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Sugarcane Field Residue and Bagasse Allelopathic Impact on Vegetable Seed Germination

Charles L. III Webber, Paul M. Jr. White, Derek S. Landrum, Douglas J. Spaunhorst, Darcey G. Wayment
Journal of agricultural science 2017 v.9 no.11 pp. 10-16
Brassica oleracea var. alboglabra, Cucumis sativus, Saccharum officinarum, Solanum lycopersicum, active ingredients, agricultural sciences, allelochemicals, allelopathy, bioassays, chemical concentration, cucumbers, direct seeding, landscapes, mulches, ornamental plants, plant extracts, plant residues, seed germination, seeds, soil amendments, sugarcane, sugarcane bagasse, tomatoes, varieties, vegetable crops, vegetable growing, weeds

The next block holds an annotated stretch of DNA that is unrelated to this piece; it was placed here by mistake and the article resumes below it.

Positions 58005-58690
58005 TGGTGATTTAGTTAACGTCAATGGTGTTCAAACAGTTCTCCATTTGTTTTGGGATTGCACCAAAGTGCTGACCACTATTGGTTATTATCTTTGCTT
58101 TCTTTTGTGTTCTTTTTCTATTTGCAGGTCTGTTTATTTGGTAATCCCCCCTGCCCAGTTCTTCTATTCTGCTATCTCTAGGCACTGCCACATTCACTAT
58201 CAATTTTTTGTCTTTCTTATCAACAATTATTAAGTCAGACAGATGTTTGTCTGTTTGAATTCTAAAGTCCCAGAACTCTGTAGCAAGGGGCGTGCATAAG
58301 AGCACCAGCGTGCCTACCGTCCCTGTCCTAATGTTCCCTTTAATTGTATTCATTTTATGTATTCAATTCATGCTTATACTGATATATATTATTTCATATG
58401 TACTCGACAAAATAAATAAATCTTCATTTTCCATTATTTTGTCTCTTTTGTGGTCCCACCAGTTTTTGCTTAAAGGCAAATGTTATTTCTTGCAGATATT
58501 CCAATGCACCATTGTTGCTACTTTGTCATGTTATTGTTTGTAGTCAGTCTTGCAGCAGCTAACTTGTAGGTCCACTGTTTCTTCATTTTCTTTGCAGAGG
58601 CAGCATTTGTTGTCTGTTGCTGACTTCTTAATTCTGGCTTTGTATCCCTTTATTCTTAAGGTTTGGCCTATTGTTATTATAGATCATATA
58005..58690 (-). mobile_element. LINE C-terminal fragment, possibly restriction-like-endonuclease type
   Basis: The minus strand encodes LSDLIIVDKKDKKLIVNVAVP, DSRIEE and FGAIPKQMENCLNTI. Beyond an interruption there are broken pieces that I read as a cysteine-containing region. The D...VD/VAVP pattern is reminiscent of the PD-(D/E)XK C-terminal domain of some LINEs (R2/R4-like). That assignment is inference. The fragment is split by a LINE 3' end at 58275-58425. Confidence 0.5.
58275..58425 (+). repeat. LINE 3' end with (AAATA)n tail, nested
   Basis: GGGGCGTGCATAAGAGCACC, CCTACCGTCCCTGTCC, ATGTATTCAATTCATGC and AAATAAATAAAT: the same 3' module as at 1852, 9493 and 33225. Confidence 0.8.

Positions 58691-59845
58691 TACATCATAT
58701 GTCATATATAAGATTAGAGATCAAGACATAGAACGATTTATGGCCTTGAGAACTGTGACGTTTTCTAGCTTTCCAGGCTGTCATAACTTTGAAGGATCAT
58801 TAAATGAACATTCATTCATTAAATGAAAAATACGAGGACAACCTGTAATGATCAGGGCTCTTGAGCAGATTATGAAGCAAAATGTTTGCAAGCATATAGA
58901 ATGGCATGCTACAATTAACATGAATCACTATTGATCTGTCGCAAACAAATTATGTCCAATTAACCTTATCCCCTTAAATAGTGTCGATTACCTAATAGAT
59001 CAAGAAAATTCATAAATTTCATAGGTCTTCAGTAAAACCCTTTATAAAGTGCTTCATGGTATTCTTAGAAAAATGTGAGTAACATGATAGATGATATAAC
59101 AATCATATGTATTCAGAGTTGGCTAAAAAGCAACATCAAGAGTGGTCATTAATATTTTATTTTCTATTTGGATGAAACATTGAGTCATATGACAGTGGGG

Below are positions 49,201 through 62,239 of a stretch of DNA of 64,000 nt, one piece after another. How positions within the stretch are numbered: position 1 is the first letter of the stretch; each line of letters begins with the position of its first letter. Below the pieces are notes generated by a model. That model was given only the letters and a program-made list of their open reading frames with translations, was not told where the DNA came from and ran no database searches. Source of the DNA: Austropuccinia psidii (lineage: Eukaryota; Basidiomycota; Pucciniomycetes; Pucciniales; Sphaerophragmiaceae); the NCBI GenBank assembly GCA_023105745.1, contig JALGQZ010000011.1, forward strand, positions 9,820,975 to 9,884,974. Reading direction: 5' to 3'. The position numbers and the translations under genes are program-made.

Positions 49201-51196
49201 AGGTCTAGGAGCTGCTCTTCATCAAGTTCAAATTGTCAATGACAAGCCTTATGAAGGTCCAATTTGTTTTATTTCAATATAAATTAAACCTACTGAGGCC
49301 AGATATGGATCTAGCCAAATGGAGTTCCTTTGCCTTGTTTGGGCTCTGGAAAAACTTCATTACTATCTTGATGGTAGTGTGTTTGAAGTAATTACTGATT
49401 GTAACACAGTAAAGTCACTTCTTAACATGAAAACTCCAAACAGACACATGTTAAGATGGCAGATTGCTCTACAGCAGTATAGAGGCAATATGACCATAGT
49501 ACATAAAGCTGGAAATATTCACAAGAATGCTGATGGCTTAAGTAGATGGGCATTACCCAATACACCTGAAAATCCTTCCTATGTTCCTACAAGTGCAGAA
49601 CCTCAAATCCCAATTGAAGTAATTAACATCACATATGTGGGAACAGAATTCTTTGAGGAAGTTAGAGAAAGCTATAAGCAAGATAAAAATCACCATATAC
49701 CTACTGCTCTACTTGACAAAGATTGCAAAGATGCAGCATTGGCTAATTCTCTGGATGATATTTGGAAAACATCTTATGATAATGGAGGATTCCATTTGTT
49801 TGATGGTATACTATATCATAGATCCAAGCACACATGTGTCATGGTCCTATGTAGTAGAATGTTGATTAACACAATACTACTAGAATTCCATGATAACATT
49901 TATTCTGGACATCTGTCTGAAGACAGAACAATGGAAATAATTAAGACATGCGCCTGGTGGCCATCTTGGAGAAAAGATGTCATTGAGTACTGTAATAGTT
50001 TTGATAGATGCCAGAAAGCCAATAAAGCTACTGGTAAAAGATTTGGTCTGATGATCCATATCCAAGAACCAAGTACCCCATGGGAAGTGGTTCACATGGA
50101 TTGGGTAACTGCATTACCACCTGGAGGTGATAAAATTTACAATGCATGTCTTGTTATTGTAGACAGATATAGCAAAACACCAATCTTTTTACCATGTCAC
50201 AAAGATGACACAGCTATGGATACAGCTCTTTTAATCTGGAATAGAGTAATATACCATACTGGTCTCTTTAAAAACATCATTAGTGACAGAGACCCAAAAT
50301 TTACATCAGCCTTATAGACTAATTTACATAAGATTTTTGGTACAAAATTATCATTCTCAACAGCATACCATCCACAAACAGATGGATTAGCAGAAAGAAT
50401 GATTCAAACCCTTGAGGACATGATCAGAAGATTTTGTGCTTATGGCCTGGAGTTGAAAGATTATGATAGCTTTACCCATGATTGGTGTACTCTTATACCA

The chemical interaction between plants, which is referred to as allelopathy, may result in the inhibition of plant growth and development. The objective of this research was to determine the allelopathic impact of sugarcane (Saccharum officinarum) var. ‘HoCP 96-540’ field residue and sugarcane bagasse extracts on the germination of three vegetable crops. Tomato (Solanum lycopersicum L.), Chinese kale (Brassica oleracea L. var. alboglabra Bailey), and cucumber (Cucumis sativus L.) seeds were treated with 4 extract concentrations (0, 16.7, 33.3, and 66.7 g/L) from either sugarcane field residue or sugarcane bagasse extracts. Germination of the tomato, Chinese kale, and cucumber seeds decreased as concentration of sugarcane field residue extracts increased. At the highest residue concentration (66.7 g/L), germination decreased by 44%, 82%, and 88% for tomato, Chinese kale, and cucumber, respectively. These results would indicate that sugarcane field residue would not be a suitable natural mulch or soil amendment for local vegetable production, especially where the vegetables were direct-seeded. If evaluated correctly, the sugarcane field residue may be an effective natural mulch for perennial ornamental plants in landscape applications, serving as a physical and chemical barrier to germinating and emerging weed species. Sugarcane bagasse extracts did not inhibit Chinese kale and cucumber germination, and only inhibited tomato germination by 13% at the greatest concentration (66.7 g/L) in 1 experiment. As the first documented bioassay implicating bagasse as allelopathic active, further research should investigate the subject using higher concentrations, and additional sugarcane and tomato varieties. Except for the one instance with tomato germination, it appears that sugarcane bagasse has potential as a natural mulch for vegetable production, although the mulch would only be a physical barrier to weed establishment and not a allelopathic chemical barrier. Future research should determine the allelopathic active compounds in sugarcane field residue and if the concentration of allelopathic chemicals vary by sugarcane variety.